Happy Friday, friends! Here’s a new poem of mine, based on Sylvia Plath’s “Little Fugue.” Enjoy!… Read More New Poem: A Seagull Makes A Lone Call, Off-Course (after Sylvia Plath)
Click here to view my review of The Bottom. Betsy Andrews’ book-length poem, The Bottom, was published by 42 Miles Press in 2014 and received the 2013 42 Miles Poetry Prize. Sections of this poem appeared in such places as Kadar Koli, BoogCity, Stone Canoe and The Laurel Review, as well as Poets for… Read More The Bottom: An Interview with Betsy Andrews
Click here to view my interview with Betsy Andrews. When I first began reading Betsy Andrews’ book-length poem, The Bottom, I was reminded of an incident that occurred nearly two years ago now. In October of 2012, an article appeared on Slate.com regarding a large, startlingly-blue eye that had washed up on a Florida… Read More We Could Do Better, You and I: Ecology, Design and Poetry: Reading Betsy Andrews’ The Bottom
We’re too damaged to go back now, left a little too far open, lost moons, the open box-cutters with a blade that shines like glass against your hair, your eyes, the feeling of blade to skin. Watching you, this is how a river feels— too cool, too fast, a stampede of horses. We can… Read More False Memory
No matter how long I’ve been reading and writing professionally, it still amazes me how much a little time away can contribute to my appreciation of a larger work. During my first year as the Layout and Design Editor at New Issues Poetry and Prose, I had the extreme benefit of working with Kerrin… Read More “The Snapping Open of a Valve / A Bird’s Egg”: Reading Kerrin McCadden’s Landscape with Plywood Silhouettes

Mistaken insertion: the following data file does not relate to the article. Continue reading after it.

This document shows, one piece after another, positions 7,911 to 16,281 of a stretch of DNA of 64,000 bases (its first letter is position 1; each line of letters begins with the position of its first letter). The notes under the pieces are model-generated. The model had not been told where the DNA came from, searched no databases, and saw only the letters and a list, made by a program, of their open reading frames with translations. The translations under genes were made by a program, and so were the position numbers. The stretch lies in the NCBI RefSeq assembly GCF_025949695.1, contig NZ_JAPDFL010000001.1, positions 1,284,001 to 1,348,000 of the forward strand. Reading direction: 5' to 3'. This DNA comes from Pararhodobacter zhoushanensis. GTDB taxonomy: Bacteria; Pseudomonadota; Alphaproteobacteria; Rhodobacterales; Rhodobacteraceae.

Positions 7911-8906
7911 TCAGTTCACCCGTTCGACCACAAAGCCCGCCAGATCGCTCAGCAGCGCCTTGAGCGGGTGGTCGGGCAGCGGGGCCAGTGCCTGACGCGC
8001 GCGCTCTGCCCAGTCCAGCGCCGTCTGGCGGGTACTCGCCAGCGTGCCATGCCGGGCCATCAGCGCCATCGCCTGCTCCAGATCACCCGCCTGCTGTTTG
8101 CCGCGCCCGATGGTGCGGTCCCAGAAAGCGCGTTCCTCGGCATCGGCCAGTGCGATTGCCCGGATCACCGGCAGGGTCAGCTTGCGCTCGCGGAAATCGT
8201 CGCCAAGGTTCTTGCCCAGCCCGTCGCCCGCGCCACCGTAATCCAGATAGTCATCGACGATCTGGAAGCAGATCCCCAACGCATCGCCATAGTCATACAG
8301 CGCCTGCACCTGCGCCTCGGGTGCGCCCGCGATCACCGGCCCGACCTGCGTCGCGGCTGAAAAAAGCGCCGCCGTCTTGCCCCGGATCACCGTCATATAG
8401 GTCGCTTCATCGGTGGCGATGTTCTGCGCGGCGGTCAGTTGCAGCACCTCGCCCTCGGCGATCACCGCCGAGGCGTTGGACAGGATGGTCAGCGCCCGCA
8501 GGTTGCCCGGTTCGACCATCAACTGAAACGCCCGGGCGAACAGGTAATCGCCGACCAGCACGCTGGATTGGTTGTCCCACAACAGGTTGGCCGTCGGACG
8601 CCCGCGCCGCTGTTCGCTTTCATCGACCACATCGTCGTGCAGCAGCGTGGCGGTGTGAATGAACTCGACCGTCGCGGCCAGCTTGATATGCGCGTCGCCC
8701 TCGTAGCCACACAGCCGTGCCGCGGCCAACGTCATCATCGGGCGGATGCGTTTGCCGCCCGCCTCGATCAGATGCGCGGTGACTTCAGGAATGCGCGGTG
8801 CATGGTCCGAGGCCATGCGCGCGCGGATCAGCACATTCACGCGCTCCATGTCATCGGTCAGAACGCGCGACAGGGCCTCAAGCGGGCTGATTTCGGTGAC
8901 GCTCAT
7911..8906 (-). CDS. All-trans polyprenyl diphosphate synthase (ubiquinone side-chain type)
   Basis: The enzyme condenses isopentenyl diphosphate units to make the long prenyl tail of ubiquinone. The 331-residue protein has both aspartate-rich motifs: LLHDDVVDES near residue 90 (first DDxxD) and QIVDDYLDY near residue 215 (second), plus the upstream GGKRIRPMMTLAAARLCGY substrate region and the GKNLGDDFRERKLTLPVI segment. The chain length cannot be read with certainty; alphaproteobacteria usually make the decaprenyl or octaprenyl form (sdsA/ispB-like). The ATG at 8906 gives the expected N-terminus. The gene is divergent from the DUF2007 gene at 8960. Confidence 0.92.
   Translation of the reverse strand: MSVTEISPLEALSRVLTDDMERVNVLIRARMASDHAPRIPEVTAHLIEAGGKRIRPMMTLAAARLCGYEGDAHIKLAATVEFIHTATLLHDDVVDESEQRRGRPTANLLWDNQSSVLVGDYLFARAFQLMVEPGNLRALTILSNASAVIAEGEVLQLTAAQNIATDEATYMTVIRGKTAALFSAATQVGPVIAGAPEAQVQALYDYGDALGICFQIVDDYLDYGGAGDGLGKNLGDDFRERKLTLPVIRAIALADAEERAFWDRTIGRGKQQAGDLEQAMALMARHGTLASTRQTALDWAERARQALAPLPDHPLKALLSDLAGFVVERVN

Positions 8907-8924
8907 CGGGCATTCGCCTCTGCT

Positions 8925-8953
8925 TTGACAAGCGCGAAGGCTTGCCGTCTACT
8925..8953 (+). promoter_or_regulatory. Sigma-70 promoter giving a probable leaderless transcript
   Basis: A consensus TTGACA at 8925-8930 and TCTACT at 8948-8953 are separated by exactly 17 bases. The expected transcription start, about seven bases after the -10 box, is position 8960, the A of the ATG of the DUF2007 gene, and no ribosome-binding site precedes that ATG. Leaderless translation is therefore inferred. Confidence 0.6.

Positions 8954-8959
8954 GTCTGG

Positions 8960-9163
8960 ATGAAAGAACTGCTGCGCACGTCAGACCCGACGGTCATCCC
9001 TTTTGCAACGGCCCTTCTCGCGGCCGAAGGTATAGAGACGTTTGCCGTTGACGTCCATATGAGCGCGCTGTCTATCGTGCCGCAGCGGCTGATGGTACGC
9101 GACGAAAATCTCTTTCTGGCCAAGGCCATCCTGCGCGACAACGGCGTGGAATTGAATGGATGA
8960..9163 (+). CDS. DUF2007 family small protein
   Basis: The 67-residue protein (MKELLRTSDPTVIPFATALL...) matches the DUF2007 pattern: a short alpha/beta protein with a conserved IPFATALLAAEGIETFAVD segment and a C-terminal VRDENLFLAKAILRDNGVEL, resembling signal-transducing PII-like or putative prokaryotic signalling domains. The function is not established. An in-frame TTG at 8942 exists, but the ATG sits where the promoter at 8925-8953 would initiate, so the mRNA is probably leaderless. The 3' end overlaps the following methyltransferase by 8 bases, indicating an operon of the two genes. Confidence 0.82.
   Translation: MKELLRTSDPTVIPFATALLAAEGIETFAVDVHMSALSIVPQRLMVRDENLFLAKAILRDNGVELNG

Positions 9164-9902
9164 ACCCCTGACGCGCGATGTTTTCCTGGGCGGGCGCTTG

with skyline and sun. The dark shapes on the water are like turtle shells, inverted and empty, then sinking as the sun moves higher. Fish rising and falling with sea and storm.
There was a moment when I thought of you, and I longed for water. Two black pitchers laid on the ground in the shadow of what must have been an old well. Their two mouths were crusted with the last snowfall’s ice. Their mouths like two ovals learning how to kiss a forgotten earth.… Read More The Separation
Break open the branch. Inside– there is lime and tree foam. Like marrow. The white liquid that illuminates the skin, full of leaves and freshly-plucked strawberries. Like dawn, opening: he captures this about her in a painting, surrounds her with blood oranges, places roses around her face. The girl becomes something like a funeral, the… Read More No Skin Included.
There was a morning when she opened herself to horses— it was a sort of release, the wind and soft petals under her toes. She waited out in the field, their bodies lingering off on the horizon. They looked black against the sun, manes twisting, all muscle. She imagined their eyes, like dew and something… Read More Nights that Dreamed Her Open